The escalating tensions in Gaza have come under sharp focus in Sri Lanka, an island nation that is struggling to get out of its own devastating civil war, nearly 15 years after it ended.
While President Ranil Wickremesinghe recently called for a “four-state” solution involving Israel, Gaza, Palestine, and Lebanon, to resolve the crisis, he also shared his concerns with caretaker Prime Minister of Pakistan Anwaar-ul-Haq Kakar on Tuesday. The regional leaders are currently in China to attend the third Belt and Road Forum for International Cooperation.
According to an update posted by the Pakistani Prime Minister’s office on social media platform X, the two leaders expressed “deep concern at the grave humanitarian situation in Gaza caused by the ongoing Israeli attacks. They called for “immediate cessation of hostilities by Israel; establishment of a humanitarian corridor to provide aid to the besieged people of Gaza; and a two-state solution, resulting in the establishment of a viable and contiguous Palestinian State with pre-1967 borders and Al-Quds Al-Sharif as its capital”, the post said.
Meanwhile, key political actors from different parties in Sri Lanka have voiced concern on the ongoing violence.
Leader of Opposition Sajith Premadasa has called for an urgent parliamentary debate on the issue, while observing that “state terrorism” was leading to “hundreds of deaths”. On Wednesday, Mr. Premadasa presented a motion urging the House to call upon the United Nations to convene its Security Council to end the ongoing conflict. Terming the hospital bombing in Gaza a “massacre”, he urged the permanent members of the UN to take necessary measures to stop the “ongoing terrorism and state terrorism”.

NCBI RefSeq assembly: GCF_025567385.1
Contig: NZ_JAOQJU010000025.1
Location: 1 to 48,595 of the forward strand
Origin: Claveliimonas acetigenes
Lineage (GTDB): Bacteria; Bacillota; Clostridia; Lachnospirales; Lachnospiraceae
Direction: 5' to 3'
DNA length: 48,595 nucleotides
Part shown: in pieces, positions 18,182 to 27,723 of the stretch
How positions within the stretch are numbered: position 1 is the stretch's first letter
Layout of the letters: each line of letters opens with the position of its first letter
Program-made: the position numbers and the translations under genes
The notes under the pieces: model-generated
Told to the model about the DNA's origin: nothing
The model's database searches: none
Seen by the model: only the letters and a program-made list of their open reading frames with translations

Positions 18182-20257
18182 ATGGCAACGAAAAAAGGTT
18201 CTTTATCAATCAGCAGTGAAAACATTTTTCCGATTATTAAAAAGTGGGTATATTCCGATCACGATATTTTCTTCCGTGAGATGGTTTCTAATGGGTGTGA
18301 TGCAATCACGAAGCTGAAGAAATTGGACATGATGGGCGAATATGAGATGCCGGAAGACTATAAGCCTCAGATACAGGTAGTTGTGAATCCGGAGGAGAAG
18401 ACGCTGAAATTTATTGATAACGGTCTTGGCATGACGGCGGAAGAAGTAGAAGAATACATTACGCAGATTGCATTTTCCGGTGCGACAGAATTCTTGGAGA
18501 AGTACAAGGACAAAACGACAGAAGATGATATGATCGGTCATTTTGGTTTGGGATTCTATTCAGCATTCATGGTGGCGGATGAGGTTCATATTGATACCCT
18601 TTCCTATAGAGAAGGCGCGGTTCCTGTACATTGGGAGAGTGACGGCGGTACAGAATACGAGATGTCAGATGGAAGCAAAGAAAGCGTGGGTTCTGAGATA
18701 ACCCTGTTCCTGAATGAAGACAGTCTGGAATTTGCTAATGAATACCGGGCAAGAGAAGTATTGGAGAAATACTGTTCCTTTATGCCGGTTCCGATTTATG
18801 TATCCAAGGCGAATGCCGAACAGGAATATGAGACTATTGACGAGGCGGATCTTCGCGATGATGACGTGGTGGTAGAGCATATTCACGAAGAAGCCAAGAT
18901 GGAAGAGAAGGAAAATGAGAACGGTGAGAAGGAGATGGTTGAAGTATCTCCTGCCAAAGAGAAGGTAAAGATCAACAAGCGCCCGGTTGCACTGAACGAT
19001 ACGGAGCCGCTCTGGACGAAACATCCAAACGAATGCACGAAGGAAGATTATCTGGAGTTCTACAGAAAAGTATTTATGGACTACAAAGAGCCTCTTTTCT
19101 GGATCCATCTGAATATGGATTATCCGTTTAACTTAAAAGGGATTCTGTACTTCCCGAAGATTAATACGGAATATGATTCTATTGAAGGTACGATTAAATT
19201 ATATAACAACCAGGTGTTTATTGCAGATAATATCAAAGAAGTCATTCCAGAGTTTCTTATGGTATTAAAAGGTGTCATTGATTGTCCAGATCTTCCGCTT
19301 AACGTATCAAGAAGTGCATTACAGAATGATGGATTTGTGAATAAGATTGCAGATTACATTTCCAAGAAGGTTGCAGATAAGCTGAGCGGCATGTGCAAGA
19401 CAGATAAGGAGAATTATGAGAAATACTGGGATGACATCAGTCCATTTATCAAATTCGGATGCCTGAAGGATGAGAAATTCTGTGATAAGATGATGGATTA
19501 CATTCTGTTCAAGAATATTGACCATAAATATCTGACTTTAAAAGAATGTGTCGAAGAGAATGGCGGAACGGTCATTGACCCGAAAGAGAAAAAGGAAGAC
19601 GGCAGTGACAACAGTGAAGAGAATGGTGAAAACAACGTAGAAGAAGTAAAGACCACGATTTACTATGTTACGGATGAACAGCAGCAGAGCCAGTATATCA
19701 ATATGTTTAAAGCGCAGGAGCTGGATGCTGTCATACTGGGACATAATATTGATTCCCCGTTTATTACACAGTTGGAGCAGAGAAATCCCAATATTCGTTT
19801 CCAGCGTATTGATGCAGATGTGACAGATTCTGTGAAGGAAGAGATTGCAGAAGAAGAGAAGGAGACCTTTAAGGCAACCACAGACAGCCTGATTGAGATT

The Gaza hospital bombing comes days before Sri Lanka’s Tamils, who bore the brunt of island’s long civil war, commemorate the brutal attack on the Jaffna teaching hospital in 1987 by members of the Indian Peace Keeping Force (IPKF). Some 70 civilians, including 21 medical personnel, were killed on October 21 and 22, 1987.
Prominent leaders have also visited the Palestinian Embassy in Colombo to express solidarity. Former President Mahinda Rajapaksa emphasised the urgency of peace in his recent meeting with the Palestinian Ambassador, Mr. Rajapaksa’s office said. “I have consistently supported the Palestinian cause as the Founder and President of the Sri Lanka Society for Solidarity with Palestine. War is never a solution,” said Mr. Rajapaksa, whose government is accused of committing grave human rights violations during the final phase of Sri Lanka’s civil war — fought between the armed forces and the Liberation Tigers of Tamil Eelam — which claimed at least 40,000 civilian lives. He has consistently denied the allegations, contending that his forces’ actions were part of a “humanitarian operation”.
However, in a report in 2009, Human Rights Watch noted that the Sri Lankan armed forces “ repeatedly struck hospitals in the northern Vanni region in indiscriminate artillery and aerial attacks”.
In February that year, at least 50 civilians were reported killed in cluster bombs dropped by the Sri Lankan military over a hospital in Puthukudiyiruppu, in the northern Mullaitivu district.
Further, on Wednesday, Anura Kumara Dissanayake, Member of Parliament and leader of the leftist Janatha Vimukthi Peramuna (JVP) met the Palestinian Ambassador in Colombo to express solidarity. He sought the UN’s “fair intervention” and implementation of the two-state solution. Civic activists and rights defenders in Sri Lanka have also been organising protests in solidarity with Palestine over the last few days.